I sit in front of my potted palm, legs crossed, back supported. My breath comes and goes like the ocean’s waves: oxygen for me, carbon dioxide for my palm.
One long stalk is mostly healthy, with just a few tips of the long leaves drooping and brown. The only other remaining stalk is so small and dried up that I would have chopped it off with the rest except for the hint of brilliant smooth greenery peeking out from the folds.
I try to drop all thoughts of worry, concern, joy and hope. Releasing them as they surface, I focus instead on being present in the moment: the feel of cotton and denim on my arms and legs, the sounds of car wheels grabbing and releasing the road, the mild scent of soap and apricot lotion. Thoughts stilled, senses roaring, I commune with the other breathing entity before me, my beautiful, half-alive plant.
The Majestic Palm it’s called. I first fell in love with its smooth, decadent leaves and buoyant disposition at the Ikea in Brooklyn in early December. Fresh on the heels of another good man showing me his back, I fell back on my old hippie tendencies and decided to refurbish my bedroom. A new bed! Sexy curtains! A cozy rug! I would make my decor do the work my heart doesn’t seem ready for: nurture a vibrant love life.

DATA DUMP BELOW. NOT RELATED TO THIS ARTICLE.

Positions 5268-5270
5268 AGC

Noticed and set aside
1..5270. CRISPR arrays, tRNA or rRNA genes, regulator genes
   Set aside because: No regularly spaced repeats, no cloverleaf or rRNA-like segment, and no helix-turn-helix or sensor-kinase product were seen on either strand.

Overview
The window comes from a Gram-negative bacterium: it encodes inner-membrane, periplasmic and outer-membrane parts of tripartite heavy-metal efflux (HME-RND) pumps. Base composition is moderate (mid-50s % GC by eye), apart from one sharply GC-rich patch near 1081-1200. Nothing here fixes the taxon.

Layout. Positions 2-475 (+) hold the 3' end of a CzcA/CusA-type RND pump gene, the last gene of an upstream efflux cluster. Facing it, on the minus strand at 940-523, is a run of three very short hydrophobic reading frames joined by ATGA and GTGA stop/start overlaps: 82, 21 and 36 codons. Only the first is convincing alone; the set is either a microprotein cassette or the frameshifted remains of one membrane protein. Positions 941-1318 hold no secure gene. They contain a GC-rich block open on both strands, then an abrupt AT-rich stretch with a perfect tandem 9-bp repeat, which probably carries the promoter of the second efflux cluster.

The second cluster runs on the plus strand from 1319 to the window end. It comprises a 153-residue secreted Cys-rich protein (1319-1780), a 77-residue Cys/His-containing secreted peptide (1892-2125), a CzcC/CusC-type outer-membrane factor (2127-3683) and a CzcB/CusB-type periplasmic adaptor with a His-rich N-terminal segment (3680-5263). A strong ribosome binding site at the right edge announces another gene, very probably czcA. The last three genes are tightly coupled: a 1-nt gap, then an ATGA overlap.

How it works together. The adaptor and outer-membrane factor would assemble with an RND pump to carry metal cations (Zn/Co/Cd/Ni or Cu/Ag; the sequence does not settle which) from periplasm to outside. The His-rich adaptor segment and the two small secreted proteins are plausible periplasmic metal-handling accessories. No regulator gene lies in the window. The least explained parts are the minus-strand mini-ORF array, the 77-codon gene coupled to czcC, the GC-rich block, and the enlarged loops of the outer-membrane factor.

In one of those turn-arounds my subconscious seems particularly fond of, I somehow entered Ikea via the exit. So rather than being greeted by the bright displays of living rooms and dens with the smell of coffee and Swedish meatballs wafting by, I started my makeover journey in the concrete warehouse section. Towering stacks of tightly packaged everything lined the mammoth walls. No pictures, mostly numbers and vague names such as Glivarp extendable table and Ektorp footstool.
Perhaps this cold, cavernous start left me particularly vulnerable to the luscious green plants that make up the first-last section of the Ikea store proper. I circled around and around, stroking their waxy leaves, imagining the whimsical yet hearty feel they would lend to my room. Fresh air! New life!
I chose one and slated it for delivery that same day, along with my purple-grey Hemnes queen-sized bed, deep magenta curtains, and a tall lamp covered in Chinese paper that looks straight out of Tennessee William’s south. Bumping along solo on the bus ride home, I conjured mental pictures of my earthy, soulful haven to come.
Spinning a long joint in my living room that afternoon, awaiting my new life, I got a call from a different ex, one that perhaps meant more at one time. Our break wasn’t as clear; we reached out to each other occasionally, “What went wrong? We should try again. Come see me this weekend?” He told me was coming into Brooklyn that evening for his sister’s tree-trimming party. I should come, he said. There will be eggnog, he said. Would I come?
The truck arrived at 8 p.m. Happily ripped; I had scrubbed my ancient hard wood floors and washed the walls in preparation. I laid down the world’s fluffiest rug and spent a moment face down in it, luxuriating. Then I set off to work, scoffing at the bed frame instructions’ assertion that this is clearly a two-person job. Who needs a second able body when you can work throw pillows and silk robe ties like some modern fem-MacGyver? By 2 a.m. I was zonked, breathing in the lingering scent of my new bulbous white candles and impossibly fluffy cream-colored duvet.